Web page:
Restaking is a ticking time bomb

Stack enough financial risk onto a blockchain system, and you’re inviting more fundamental instability


Midjourney modified by Blockworks


A new kind of blockchain architecture is having its moment in the sun — but it’s also casting a long shadow.

So-called “restaking” protocols claim they’ve achieved new levels of efficiency by piggybacking on staking-based security models. But those efficiencies also entail risks — risks we don’t entirely understand.

That isn’t just risk to users of any particular restaking project, but to entire ecosystems. Ethereum co-founder Vitalik Buterin himself has warned that restaking protocols could pose “significant systemic risk.” It’s important to pay attention now, because these protocols are growing fast, and any risk is growing with them. 

In a worst-case scenario, a large enough failure could destabilize the underlying blockchain whose security is being recycled. We’ve already had a mild preview of such a catastrophe in the chaos caused by the 2022 exploit of Ankr, a restaking protocol built on the BNB network.

The risk comes from layers of derivative and synthetic financial assets that require increasing yield and liquidity to sustain the system; not to mention the unproven new infrastructure, tech and code that it all runs on. Those parallel the complex risks that caused the largest financial meltdown in living memory: the Great Financial Crisis of 2008.

The dominant motives for restaking may be added cause for anxiety. These systems pitch stakers above all on increased returns via the ability to collect multiple staking rewards from the same deposit. This again parallels the GFC: The creators of the CDOs at the heart of that blowup thought they were financial innovators increasing liquidity and returns, but they didn’t foresee the broader implications of their innovations.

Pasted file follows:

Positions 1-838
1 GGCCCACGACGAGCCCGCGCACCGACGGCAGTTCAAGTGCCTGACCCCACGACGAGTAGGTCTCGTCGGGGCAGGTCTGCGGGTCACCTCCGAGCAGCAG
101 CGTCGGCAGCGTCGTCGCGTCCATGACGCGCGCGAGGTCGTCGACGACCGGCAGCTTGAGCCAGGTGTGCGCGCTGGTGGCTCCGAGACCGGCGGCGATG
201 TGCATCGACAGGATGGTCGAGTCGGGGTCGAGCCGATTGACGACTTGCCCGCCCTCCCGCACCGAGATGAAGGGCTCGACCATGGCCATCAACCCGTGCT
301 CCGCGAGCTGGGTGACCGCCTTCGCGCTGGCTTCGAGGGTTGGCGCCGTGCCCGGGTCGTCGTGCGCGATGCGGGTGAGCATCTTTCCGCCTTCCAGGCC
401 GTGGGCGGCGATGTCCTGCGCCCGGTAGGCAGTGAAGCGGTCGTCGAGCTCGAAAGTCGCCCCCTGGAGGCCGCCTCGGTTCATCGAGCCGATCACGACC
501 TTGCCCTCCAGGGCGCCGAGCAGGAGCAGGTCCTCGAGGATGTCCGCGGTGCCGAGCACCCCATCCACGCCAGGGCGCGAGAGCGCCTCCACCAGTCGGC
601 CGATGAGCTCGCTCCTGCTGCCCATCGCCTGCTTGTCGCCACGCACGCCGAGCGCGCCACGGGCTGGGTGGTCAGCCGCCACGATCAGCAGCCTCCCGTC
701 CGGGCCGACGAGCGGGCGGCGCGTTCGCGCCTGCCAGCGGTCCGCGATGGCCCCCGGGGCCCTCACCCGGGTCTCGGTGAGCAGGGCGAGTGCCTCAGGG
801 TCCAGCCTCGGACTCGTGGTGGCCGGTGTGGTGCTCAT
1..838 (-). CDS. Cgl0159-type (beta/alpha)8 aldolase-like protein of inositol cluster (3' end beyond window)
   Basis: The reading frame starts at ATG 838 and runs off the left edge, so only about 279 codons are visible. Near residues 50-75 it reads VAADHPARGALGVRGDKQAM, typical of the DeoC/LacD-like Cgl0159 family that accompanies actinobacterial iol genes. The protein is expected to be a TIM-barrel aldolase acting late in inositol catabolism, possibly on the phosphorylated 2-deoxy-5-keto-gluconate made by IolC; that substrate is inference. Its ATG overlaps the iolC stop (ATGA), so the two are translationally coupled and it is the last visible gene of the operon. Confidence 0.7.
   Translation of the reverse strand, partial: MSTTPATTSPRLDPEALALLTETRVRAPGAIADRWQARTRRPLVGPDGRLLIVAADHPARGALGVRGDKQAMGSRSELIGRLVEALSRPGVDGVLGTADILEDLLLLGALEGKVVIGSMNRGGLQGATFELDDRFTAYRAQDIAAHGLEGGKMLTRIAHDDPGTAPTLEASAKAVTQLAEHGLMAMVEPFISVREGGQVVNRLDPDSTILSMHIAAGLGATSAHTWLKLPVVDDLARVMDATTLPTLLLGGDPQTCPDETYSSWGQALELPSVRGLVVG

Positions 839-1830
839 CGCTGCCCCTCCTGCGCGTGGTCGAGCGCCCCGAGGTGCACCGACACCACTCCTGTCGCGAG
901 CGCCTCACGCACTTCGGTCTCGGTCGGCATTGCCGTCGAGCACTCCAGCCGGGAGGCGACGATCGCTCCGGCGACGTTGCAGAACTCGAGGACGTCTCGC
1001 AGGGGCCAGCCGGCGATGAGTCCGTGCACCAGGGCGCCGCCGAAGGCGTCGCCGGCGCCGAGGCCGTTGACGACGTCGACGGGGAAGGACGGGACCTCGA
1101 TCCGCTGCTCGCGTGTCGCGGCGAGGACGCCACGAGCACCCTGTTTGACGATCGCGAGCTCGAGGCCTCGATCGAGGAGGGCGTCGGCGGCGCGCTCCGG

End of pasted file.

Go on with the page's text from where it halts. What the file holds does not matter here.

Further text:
Historically, a preoccupation with returns over utility has been a red flag for crypto and financial products. To paraphrase Jurassic Park’s Dr. Ian Malcolm, users and developers are so focused on whether or not they can restake, they aren’t stopping to think whether they should restake.

Shadows of the past

“Staking” is the fundamental security model of many blockchains, which requires locking up a native token like ETH as collateral. That stake becomes a kind of assurance deposit for a “validator” which submits and collates transactions to the Ethereum network. This security comes at a cost, though — you can’t use staked ETH for anything else, and your stake can be seized, or “slashed,” if you break the rules. 

“Liquid staking” protocols like Lido emerged as a work-around solution to these lockups, allowing users to stake their ETH while receiving a liquid staking derivative (LSD) token in return. “Restaking,” in turn, lets users stake these derivatives in a layer-2 system, like EigenLayer.

Some observers use a much uglier word to describe restaking: rehypothecation. It evokes the mother of all financial blowups in 2008.

Rehypothecation is when a leverage provider or other lender re-lends a borrower’s collateral to another borrower. This both increases counterparty risk to the bank’s balance sheet, because the same money could disappear from two different places, and increases systemic risk by multiplying points of failure and interdependence. That’s why it’s generally taboo for lenders, and often illegal.

Read more from our opinion section: Yes, staking actually should be regulated

The central culprit in the 2008 crisis was the use of collateralized debt obligations (CDOs, which we might also describe as liquid mortgage derivatives) as loan collateral. That is, banks were stacking loans on top of loans, while the promoters of CDOs argued they had engineered risk out of their product. When borrowers defaulted on the underlying mortgages, a huge amount of often unrelated debt had to be called in, causing a giant “freeze” in credit markets — and in turn, huge damage to the underlying assets and economy.